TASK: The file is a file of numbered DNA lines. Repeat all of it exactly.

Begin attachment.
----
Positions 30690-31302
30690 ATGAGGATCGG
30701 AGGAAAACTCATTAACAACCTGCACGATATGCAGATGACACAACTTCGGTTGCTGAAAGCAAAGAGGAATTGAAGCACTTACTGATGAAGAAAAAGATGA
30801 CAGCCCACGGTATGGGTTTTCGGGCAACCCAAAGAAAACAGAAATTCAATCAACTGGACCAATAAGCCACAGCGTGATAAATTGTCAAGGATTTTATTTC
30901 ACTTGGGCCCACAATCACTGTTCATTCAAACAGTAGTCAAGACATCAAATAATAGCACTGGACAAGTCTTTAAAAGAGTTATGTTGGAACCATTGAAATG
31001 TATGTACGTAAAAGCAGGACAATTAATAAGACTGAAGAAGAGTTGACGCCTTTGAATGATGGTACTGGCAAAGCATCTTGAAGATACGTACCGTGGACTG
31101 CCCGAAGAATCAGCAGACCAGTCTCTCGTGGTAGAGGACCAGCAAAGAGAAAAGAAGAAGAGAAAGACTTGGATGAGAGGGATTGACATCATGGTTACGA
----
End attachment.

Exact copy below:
Positions 30690-31302
30690 ATGAGGATCGG
30701 AGGAAAACTCATTAACAACCTGCACGATATGCAGATGACACAACTTCGGTTGCTGAAAGCAAAGAGGAATTGAAGCACTTACTGATGAAGAAAAAGATGA
30801 CAGCCCACGGTATGGGTTTTCGGGCAACCCAAAGAAAACAGAAATTCAATCAACTGGACCAATAAGCCACAGCGTGATAAATTGTCAAGGATTTTATTTC
30901 ACTTGGGCCCACAATCACTGTTCATTCAAACAGTAGTCAAGACATCAAATAATAGCACTGGACAAGTCTTTAAAAGAGTTATGTTGGAACCATTGAAATG
31001 TATGTACGTAAAAGCAGGACAATTAATAAGACTGAAGAAGAGTTGACGCCTTTGAATGATGGTACTGGCAAAGCATCTTGAAGATACGTACCGTGGACTG
31101 CCCGAAGAATCAGCAGACCAGTCTCTCGTGGTAGAGGACCAGCAAAGAGAAAAGAAGAAGAGAAAGACTTGGATGAGAGGGATTGACATCATGGTTACGA